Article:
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CIA’s Guide to Cognitive Science & Intelligence Analysis ♦♦♦♦♦♦♦

May 18, 2014

♦ Thinking & Writing : The CIA’s Guide to Cognitive Science & Intelligence Analysis. This CIA Monograph (re-released in 2010 by Robert Sinclair) presents “the implications of growing knowledge in the cognitive sciences for the way the intelligence business is conducted, in how we perform analysis, how we present our findings, and even its meaning for our hiring and training practices”.

♦ In other words, this paper is about, “thinking and writing, the complex mental patterns out of which writing comes, their strengths and limitations, and the challenges they create, not just for writers but for managers”. Below are some curated excerpts.

♦ “What is it about heuristics that makes them so useful? First, they are quick and they get the job done, assuming the experiential base is sufficient and a certain amount of satisficing is not objectionable. Second, what cognitive scientists call the problem-space remains manageable.

♦ Theoretically that space becomes unmanageably large as soon as you start to generalize and explore: any event may be important now, any action on your part is possible, and you could get paralyzed by possibilities as the centipede did. But humans constantly narrow the problem-space on the basis of their own experience. And most of the time the results are acceptable: what more efficient way is there to narrow an indefinitely large problem-space? ”

♦ “It should be apparent the heuristic approach is critical to the effectiveness of our conscious mental activity, since short-term memory needs procedures like heuristics that narrow its field of view. On the other hand, the drawbacks are equally apparent.

♦ The ability to process large quantities of information is always an advantage and sometimes a necessity. How can we operate effectively if we can consider so little at a time? The answer to this question lies in the speed and flexibility with which we can manipulate the information in short-term memory; to use the terminology, in our chunking prowess.”

♦ A chunk, it should be clear, equates to one of the roughly seven entities that short-term memory can deal with at one time. Hunt’s formulation notwithstanding, it need not be tied to words or discrete symbols. Any conceptual entity, from a single letter to the notion of Kant’s categorical imperative- can be a chunk. And not only do we work with chunks that come to us from the outside world, we create and remember chunks of our own.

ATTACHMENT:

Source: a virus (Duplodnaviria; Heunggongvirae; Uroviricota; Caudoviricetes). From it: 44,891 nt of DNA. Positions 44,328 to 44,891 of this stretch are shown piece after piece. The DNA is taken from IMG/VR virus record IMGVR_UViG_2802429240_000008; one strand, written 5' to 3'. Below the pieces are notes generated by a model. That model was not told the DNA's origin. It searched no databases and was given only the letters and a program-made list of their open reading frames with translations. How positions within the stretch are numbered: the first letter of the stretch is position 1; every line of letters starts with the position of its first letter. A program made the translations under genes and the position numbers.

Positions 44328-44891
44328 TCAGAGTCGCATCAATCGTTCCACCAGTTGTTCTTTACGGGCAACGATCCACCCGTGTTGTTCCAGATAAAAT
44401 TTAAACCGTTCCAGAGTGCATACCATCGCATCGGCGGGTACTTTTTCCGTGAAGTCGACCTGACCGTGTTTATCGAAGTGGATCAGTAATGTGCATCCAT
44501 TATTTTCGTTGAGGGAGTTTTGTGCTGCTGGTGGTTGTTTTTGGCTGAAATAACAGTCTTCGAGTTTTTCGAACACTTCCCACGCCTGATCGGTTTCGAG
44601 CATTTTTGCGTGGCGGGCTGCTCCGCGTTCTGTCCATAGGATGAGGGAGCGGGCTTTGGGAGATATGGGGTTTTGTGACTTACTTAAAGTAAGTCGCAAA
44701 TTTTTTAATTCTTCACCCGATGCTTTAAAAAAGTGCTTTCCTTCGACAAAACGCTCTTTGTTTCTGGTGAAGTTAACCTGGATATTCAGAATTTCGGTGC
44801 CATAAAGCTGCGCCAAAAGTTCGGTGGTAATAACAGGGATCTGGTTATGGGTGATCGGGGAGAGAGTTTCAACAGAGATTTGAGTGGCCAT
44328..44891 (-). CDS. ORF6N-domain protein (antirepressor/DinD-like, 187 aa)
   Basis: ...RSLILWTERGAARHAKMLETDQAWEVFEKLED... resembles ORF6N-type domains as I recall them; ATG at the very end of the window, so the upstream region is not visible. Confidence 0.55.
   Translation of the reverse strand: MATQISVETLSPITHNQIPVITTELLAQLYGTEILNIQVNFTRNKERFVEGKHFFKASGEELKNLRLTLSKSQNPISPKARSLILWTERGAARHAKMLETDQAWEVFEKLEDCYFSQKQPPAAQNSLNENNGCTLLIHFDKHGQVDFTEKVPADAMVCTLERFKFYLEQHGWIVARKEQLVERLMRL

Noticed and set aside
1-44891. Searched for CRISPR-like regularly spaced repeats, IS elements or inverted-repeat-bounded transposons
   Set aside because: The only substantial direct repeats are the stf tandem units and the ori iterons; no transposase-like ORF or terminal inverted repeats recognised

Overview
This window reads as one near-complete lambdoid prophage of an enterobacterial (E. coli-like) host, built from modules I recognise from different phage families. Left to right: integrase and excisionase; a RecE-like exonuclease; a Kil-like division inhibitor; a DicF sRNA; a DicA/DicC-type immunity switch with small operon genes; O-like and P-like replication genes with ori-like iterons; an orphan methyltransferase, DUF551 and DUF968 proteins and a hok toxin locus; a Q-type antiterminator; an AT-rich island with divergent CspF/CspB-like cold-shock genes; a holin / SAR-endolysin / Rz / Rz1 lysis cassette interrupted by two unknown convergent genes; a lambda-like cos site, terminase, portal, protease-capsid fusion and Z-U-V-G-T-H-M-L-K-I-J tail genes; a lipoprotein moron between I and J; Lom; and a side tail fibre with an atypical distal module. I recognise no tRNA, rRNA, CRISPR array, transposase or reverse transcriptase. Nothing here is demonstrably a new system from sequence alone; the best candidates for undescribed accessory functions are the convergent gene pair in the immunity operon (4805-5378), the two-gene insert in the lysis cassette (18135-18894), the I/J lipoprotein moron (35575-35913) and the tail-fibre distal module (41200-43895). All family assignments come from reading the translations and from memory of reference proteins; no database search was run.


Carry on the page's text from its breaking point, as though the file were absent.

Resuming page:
♦ Anything in long-term memory probably has been put there by the chunking process. We build hierarchies of chunks, combining a group of them under a single conceptual heading (a new chunk), “filing” the subordinate ideas in long-term memory, and using the overall heading to gain access to them. We can manipulate any chunk or bring wildly differing chunks together, and we can do these things with great speed and flexibility.

♦ “In some ways “chunk” is a misleading term for the phenomenon. The word calls to mind something discrete and hard-edged, whereas the very essence of the phenomenon is the way we can give it new shapes and new characteristics, and the way conceptual fragments interpenetrate each other in long-term memory.

♦ A chunk might better be conceived of, metaphorically, as a pointer to information in long-term memory, and the information it retrieves as a cloud with a dense core and ill-defined edges. The mind can store an enormous number of such clouds, each overlapping many others.This “cloudiness” the way any one concept evokes a series of others is a source of great efficiency in human communication; it is what lets us get the drift of a person’s remarks without having all the implications spelled out. But it can also be a source of confusion.”

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